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Slack Gets a Bland New Identity From Pentagram

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I don’t like this at all. It’s so generic. Slack’s old identity had at least three good things going for it: they owned the letter “S” (much like how Netflix owns “N” — something Netflix has doubled-down on as their identity has evolved), they owned the “#” hash mark, and most uniquely, they owned plaid. When you saw plaid with those primary colors on a white background, you thought Slack. And plaid isn’t part of any sort of design trend right now. Slack simply owned plaid, to such a degree that Slack company socks — which simply used colors and plaid, no “Slack”, no “S” were necessary to make it instantly obvious these were Slack socks — became coveted swag.

I guessed before this blog post even revealed it that their new identity was done by Pentagram. What Slack needed was a refinement of their existing design. Identify what was good, fix what was bad. What Pentagram seems to do these days, though, is throw babies out with the bath water. They only build new identies, they don’t tweak existing ones. There is nothing that says Slack to me about this new identity — no hash mark, no “S”, no plaid. And what they’ve replaced it with is generic. There’s nothing wrong with it per se, but there’s nothing quirky or charming or distinctive about it either. Just another sorta-Futura-ish geometric sans serif and a mark that doesn’t look like anything and makes for an utterly forgettable app icon.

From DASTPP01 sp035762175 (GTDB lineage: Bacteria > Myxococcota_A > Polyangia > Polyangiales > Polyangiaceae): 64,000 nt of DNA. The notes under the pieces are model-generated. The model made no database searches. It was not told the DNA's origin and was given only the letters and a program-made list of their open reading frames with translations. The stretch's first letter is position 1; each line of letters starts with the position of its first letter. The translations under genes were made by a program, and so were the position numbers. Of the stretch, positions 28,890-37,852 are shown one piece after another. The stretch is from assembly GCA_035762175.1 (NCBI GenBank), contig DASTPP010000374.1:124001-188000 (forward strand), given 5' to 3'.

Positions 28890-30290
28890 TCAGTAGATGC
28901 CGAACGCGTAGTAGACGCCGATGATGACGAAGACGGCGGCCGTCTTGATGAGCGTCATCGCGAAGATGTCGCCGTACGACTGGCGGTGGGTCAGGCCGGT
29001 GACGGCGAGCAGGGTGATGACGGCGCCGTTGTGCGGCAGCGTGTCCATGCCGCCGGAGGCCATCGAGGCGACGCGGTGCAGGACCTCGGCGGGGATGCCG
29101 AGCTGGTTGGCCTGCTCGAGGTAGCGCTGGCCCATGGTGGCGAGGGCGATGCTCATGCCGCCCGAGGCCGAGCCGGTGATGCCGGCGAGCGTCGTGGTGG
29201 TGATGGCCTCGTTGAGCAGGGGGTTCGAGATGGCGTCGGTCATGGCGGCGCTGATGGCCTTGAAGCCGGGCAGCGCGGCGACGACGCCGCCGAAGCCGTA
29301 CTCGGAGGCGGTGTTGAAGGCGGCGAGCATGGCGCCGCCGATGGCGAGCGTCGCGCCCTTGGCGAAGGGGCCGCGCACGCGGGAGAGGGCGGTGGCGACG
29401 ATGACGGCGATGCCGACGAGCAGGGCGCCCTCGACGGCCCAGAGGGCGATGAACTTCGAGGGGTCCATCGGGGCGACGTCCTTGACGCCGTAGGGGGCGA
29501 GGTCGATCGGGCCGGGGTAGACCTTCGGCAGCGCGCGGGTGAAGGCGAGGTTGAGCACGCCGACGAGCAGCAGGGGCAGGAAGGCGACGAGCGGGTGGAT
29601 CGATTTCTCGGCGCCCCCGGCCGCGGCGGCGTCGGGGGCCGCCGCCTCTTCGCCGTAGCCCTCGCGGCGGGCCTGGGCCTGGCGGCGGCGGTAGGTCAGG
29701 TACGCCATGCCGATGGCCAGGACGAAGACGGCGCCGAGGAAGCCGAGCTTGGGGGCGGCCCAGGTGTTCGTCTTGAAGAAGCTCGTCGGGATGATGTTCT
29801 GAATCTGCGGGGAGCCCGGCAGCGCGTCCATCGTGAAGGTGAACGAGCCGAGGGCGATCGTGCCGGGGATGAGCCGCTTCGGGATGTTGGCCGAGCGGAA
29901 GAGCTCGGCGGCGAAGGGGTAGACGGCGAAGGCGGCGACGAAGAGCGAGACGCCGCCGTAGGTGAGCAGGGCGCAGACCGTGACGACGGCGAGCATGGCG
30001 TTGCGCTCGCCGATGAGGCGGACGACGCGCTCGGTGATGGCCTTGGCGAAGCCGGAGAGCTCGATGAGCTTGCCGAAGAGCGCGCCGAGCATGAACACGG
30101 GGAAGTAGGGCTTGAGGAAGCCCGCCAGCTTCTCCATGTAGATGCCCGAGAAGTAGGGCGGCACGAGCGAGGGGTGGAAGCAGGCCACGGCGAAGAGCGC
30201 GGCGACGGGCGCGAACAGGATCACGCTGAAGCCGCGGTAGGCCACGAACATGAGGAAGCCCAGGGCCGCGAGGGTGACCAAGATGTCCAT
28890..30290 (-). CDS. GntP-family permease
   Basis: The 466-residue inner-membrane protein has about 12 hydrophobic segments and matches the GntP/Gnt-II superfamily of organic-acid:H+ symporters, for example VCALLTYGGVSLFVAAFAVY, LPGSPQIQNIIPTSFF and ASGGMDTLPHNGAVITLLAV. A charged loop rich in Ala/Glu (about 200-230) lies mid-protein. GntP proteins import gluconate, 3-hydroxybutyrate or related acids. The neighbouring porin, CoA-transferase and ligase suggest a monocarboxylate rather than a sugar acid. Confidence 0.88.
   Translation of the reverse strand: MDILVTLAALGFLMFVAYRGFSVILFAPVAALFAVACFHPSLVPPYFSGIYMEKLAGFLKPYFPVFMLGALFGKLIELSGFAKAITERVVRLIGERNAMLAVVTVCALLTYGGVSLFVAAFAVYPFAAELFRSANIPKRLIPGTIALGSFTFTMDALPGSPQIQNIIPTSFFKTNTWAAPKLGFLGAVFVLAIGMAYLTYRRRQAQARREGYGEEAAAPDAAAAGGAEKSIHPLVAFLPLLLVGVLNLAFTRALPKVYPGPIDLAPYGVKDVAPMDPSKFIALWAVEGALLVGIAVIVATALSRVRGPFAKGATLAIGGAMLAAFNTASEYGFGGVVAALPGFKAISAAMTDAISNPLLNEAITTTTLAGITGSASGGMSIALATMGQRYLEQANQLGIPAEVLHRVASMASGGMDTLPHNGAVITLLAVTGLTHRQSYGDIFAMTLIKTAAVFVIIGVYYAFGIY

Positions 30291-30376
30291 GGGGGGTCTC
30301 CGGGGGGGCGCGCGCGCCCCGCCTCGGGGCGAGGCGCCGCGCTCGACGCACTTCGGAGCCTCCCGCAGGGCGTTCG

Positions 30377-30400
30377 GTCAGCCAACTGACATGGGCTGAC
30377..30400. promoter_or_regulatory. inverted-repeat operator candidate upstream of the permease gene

Was there anything about Slack’s previous identity worth building upon? I say yes, quite a bit actually. Pentagram said no. Slack lost something very valuable today.

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emdot
1 day ago
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So glad my Slack socks still sparked joy when I Kondo'd my sock drawer. Now: collector's items!

Meanwhile, I agree with Gruber: they really owned plaid! You knew immediately: Slack! I don't mind their rebrand though. Rebrands happen. BUT, the other part no one seems to be talking about is their wordmark. I really loved that quirky typeface and the slight curves in the K.
San Luis Obispo, CA
steingart
2 days ago